For a very long time, I’ve had an inexpensive, fixed-base router. For almost as long, I’ve wished that I had one of those fancy (…and expensive) plunge-style routers. I always imagined that I could do so much more with one that has the plunging feature, and while that may be true, I was neglecting the fact that there is really a lot that can be done with the one I already had – I just needed to build a table for it!
I can’t tell you how happy I am with this build. This has changed the way I work in my shop for the better, and I’m never going back. If I were to eliminate all of the things this router table is good for, except for round-overs, it would still be worth it. Before, I did all my round-overs with sanders, sandpaper, and/or files. This thing makes rounding edges over a breeze, even on smaller parts that would have been impossible to do while using the router “freehand”.
I can also use this router for doing dados, which is something that my table saw can’t do (it doesn’t have enough room on the arbor to add a dado stack). And while this is a very small table, and the fence doesn’t allow for much depth, the fence can be removed. If you watch the video, you’ll notice that if the fence is removed, the only thing behind it is my workbench. This means I can clamp a temporary fence at any distance I like, as long as it doesn’t exceed my workbench’s length. This provides more than enough room to make just about any dado you’d ever want to make.
The other thing I love about this router table is the compact size. As you are probably aware, I’m very big on making efficient use of time and space. The fact that this router table is vise-mounted makes it to where it doesn’t need all the bulk that that regular router table has. Normally, a router table has to allow room for the router to sit inside, provide feet to hold the table up, and basically just a huge empty carcass around that. That sort of setup takes up a lot of space on a shelf, or under a workbench, but this thing will actually fit in a relatively small drawer!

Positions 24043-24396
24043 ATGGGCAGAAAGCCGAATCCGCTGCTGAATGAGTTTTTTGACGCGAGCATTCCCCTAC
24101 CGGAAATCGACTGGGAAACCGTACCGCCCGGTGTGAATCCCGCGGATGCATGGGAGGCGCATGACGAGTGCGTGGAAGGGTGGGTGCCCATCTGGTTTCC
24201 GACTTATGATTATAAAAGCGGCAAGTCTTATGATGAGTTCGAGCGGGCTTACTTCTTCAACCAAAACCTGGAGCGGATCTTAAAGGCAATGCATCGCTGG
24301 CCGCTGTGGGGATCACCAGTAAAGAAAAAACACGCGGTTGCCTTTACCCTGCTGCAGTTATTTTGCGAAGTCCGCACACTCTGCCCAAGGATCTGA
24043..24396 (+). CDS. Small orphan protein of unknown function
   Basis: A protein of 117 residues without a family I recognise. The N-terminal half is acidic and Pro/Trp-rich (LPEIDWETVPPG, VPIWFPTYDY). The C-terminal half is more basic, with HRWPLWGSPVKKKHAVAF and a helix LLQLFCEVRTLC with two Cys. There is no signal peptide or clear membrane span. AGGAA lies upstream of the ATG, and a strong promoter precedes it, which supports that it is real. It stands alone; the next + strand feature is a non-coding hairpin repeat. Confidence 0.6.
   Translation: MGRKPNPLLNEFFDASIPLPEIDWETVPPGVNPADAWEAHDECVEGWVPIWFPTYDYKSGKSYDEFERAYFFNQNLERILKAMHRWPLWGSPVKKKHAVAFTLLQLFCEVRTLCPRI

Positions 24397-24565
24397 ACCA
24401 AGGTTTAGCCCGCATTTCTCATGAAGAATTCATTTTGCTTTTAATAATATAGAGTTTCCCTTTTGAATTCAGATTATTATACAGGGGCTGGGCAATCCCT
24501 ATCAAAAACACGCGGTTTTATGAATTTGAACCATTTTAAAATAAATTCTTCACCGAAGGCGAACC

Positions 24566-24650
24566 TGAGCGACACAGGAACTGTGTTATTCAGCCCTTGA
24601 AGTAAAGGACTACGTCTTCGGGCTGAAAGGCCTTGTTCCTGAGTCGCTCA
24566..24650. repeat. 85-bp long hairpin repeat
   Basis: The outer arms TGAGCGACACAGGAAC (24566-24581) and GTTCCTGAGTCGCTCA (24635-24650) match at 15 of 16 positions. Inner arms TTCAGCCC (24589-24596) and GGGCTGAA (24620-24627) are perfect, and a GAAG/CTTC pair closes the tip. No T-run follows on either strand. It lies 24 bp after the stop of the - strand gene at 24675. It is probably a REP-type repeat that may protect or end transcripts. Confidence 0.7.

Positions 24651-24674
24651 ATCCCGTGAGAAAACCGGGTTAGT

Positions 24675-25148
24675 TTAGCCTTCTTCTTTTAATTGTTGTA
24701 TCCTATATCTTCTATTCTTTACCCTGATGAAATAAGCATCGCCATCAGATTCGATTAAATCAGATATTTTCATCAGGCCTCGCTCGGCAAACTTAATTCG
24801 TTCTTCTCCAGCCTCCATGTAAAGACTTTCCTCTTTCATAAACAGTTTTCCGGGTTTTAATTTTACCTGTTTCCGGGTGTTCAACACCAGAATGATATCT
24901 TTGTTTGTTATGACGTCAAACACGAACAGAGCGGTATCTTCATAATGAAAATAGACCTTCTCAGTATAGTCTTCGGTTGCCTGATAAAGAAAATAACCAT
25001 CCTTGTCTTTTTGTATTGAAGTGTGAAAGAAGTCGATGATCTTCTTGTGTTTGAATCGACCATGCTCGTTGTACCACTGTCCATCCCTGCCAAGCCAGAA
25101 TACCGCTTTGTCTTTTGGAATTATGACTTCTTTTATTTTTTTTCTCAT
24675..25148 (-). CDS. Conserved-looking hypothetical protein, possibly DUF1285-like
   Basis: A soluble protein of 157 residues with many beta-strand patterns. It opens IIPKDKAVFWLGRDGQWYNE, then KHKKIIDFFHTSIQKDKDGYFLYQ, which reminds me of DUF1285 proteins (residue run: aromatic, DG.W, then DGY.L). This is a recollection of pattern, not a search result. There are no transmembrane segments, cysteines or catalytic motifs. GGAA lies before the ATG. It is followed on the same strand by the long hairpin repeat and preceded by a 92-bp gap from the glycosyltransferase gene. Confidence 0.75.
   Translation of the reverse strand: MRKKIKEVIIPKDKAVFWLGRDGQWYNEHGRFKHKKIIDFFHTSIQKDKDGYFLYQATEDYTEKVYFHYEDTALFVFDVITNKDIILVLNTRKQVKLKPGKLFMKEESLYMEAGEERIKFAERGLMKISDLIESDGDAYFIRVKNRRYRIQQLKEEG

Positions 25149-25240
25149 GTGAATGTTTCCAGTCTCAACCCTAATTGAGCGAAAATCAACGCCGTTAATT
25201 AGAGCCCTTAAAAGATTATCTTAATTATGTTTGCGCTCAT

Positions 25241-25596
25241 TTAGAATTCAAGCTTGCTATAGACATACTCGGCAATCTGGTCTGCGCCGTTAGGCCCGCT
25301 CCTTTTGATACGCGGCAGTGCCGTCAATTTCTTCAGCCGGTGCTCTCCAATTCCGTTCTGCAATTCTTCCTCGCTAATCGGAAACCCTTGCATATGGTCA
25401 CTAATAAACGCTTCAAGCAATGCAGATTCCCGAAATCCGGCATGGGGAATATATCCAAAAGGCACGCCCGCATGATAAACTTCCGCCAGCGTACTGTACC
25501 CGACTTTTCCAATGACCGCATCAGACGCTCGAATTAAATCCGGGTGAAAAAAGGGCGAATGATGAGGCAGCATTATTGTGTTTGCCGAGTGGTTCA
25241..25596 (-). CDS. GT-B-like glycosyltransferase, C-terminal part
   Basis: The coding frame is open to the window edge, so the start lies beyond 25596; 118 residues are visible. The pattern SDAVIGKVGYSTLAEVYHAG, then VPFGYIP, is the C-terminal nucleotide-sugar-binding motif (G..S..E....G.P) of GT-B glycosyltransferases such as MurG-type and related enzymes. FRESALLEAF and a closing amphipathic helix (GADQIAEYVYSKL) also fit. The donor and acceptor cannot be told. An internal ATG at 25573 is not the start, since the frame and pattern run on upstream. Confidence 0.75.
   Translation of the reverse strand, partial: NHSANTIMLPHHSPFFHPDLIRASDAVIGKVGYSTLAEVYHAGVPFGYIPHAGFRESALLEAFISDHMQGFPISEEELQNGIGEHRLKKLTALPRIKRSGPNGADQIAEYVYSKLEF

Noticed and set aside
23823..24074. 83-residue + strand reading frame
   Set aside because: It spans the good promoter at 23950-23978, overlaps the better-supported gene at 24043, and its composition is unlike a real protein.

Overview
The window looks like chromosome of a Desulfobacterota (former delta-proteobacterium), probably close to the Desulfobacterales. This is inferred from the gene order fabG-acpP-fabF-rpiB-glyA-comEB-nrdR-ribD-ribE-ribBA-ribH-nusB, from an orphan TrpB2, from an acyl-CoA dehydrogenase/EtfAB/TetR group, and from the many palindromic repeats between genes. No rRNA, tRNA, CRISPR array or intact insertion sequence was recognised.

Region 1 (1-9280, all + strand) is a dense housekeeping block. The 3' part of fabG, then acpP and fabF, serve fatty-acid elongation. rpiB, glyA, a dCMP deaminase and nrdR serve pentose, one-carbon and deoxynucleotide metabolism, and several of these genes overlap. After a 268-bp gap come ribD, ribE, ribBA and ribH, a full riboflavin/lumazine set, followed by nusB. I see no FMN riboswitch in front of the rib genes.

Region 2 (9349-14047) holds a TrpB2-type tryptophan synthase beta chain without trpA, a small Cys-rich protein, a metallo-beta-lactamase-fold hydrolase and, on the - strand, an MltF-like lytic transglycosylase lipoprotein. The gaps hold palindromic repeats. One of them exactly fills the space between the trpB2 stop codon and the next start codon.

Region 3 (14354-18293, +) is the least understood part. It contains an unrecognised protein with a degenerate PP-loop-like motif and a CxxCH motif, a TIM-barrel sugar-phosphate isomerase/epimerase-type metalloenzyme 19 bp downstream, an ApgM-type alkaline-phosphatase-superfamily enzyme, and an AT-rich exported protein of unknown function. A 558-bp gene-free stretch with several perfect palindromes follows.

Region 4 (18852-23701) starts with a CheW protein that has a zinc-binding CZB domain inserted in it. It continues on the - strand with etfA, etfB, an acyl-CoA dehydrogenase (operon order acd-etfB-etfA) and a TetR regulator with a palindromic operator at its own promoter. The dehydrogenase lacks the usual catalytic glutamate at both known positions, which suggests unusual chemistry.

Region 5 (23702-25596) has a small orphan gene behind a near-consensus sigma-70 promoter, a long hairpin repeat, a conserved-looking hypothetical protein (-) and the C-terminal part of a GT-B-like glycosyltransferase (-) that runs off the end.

The dust collection is pretty good too; especially when compared to what it was like using my router before it had any. It was the single worst tool in the shop when came to how much dust it put E-V-E-R-Y-W-H-E-R-E. Now, depending on the operation I’m doing, my vacuum collects between 75% and 100% of the dust produced – quite an improvement! I’ve got some ideas on how to make it even better, but I’ll have to explore those in a future video ?
I’ve had some time with the router table now, and as I mentioned, I’m already very pleased. That said, I’m still learning about it and look forward to finding more and more ways to use it. If you’ve got any ideas, feel free to share them!